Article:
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Democracy in America, Volume I Quotes

20 of the best book quotes from Democracy in America, Volume I
  1. #1
    “In America religion is the road to knowledge, and the observance of the divine laws leads man to civil freedom.”
  2. #2
    “The safeguard of morality is religion, and morality is the best security of law and the surest pledge of freedom.”
  3. #3
    “The gradual development of the equality of conditions is therefore a providential fact, and it possesses all the characteristics of a divine decree: it is universal, it is durable, it constantly eludes all human interference, and all events as well as all men contribute to its progress.”
  4. #4
    “Whatever the prerogatives of the executive power may be, the period which immediately precedes an election and the moment of its duration must always be considered as a national crisis, which is perilous in proportion to the internal embarrassments and the external dangers of the country.”
  5. #5
    “It must not be forgotten that these fantastical and vexatious laws were not imposed by authority, but that they were freely voted by all the persons interested, and that the manners of the community were even more austere and more puritanical than the laws.”
  6. #6
    “Land is the basis of an aristocracy, which clings to the soil that supports it; for it is not by privileges alone, nor by birth, but by landed property handed down from generation to generation, that an aristocracy is constituted. A nation may present immense fortunes and extreme wretchedness, but unless those fortunes are territorial there is no aristocracy, but simply the class of the rich and that of the poor.”
  1. #7
    “Laws cannot succeed in rekindling the ardor of an extinguished faith, but men may be interested in the fate of their country by the laws.”
  2. #8
    “The American institutions are democratic, not only in their principle but in all their consequences; and the people elects its representatives directly, and for the most part annually, in order to ensure their dependence. The people is therefore the real directing power; and although the form of government is representative, it is evident that the opinions, the prejudices, the interests, and even the passions of the community are hindered by no durable obstacles from exercising a perpetual influence on society.”
  3. #9
    “Men are not corrupted by the exercise of power or debased by the habit of obedience, but by the exercise of a power which they believe to be illegal and by obedience to a rule which they consider to be usurped and oppressive.”
  4. #10
    “It seemed as if New England was a region given up to the dreams of fancy and the unrestrained experiments of innovators.”
  5. #11
    “There is, in fact, a manly and lawful passion for equality which excites men to wish all to be powerful and honored. This passion tends to elevate the humble to the rank of the great; but there exists also in the human heart a depraved taste for equality, which impels the weak to attempt to lower the powerful to their own level, and reduces men to prefer equality in slavery to inequality with freedom.”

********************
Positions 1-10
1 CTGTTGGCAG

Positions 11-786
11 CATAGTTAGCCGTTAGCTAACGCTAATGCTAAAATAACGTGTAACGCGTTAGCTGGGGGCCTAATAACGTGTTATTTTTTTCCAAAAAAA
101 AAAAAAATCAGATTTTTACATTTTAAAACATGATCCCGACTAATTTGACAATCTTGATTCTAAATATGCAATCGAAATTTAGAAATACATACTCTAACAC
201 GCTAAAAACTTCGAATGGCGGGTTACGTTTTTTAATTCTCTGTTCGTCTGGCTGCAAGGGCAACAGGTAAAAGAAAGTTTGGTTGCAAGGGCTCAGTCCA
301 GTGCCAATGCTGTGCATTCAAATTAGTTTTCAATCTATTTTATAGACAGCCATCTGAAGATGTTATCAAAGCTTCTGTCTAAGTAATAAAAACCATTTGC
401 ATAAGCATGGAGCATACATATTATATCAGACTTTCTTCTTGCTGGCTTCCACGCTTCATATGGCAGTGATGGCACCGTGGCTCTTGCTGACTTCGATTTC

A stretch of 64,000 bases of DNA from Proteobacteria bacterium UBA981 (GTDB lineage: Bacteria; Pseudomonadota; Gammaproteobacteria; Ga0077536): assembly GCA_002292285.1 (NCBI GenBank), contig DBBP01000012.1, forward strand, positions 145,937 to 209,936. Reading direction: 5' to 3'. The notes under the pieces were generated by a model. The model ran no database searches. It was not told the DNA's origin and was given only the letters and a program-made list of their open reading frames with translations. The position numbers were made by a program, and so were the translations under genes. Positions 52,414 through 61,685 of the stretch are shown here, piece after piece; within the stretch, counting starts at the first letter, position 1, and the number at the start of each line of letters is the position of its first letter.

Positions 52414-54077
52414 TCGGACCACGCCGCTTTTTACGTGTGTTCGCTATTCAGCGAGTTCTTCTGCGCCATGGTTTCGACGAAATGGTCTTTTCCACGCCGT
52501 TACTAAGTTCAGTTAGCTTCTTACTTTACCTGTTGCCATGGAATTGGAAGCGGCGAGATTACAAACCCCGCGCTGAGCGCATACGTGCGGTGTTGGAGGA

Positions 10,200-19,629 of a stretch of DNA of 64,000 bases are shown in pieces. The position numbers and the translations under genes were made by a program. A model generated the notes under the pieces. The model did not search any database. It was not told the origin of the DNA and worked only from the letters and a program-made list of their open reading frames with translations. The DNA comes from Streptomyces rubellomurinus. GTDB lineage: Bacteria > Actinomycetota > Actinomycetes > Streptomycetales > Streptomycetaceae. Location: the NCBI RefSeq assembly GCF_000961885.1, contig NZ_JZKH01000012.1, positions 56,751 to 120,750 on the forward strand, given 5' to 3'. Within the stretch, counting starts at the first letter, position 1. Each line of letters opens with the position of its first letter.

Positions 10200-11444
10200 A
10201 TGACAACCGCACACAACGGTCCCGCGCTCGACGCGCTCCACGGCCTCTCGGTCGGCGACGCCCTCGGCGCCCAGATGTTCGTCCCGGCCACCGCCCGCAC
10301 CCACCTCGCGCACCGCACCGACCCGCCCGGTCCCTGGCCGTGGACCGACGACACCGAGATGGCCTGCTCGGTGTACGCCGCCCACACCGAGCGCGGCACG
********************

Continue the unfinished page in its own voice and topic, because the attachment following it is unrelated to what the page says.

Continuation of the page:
6. #12
    “America, then, exhibits in her social state a most extraordinary phenomenon. Men are there seen on a greater equality in point of fortune and intellect, or, in other words, more equal in their strength, than in any other country of the world, or in any age of which history has preserved the remembrance.”

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  1. #13
    “We shall see hereafter that in America the real strength of the country is vested in the provincial far more than in the Federal Government.”
  2. #14
    “The absence of a central government will not, then, as has often been asserted, prove the destruction of the republics of the New World; far from supposing that the American governments are not sufficiently centralized, I shall prove hereafter that they are too much so.”
  3. #15
    “The private citizen, who employs the most immoral practices to acquire power, can only act in a manner indirectly prejudicial to the public prosperity. But if the representative of the executive descends into the combat, the cares of government dwindle into second-rate importance, and the success of his election is his first concern. All laws and all the negotiations he undertakes are to him nothing more than electioneering schemes; places become the reward of services rendered, not to the nation, but to its chief; and the influence of the government, if not injurious to the country, is at least no longer beneficial to the community for which it was created.”
  4. #16
    “The more I advanced in the study of American society, the more I perceived that the equality of conditions is the fundamental fact from which all others seem to be derived, and the central point at which all my observations constantly terminated.”
  5. #17
    “Slavery, as we shall afterwards show, dishonors labor; it introduces idleness into society, and with idleness, ignorance and pride, luxury and distress. It enervates the powers of the mind, and benumbs the activity of man.”
  6. #18
    “Liberty cannot be established without morality, nor morality without faith; but they have seen religion in the ranks of their adversaries, and they inquire no further; some of them attack it openly, and the remainder are afraid to defend it.”
  7. #19
    “A State may survive the influence of a host of bad laws, and the mischief they cause is frequently exaggerated; but a law which encourages the growth of the canker within must prove fatal in the end, although its bad consequences may not be immediately perceived.”
  8. #20
    “The great end of justice is to substitute the notion of right for that of violence, and to place a legal barrier between the power of the government and the use of physical force.”
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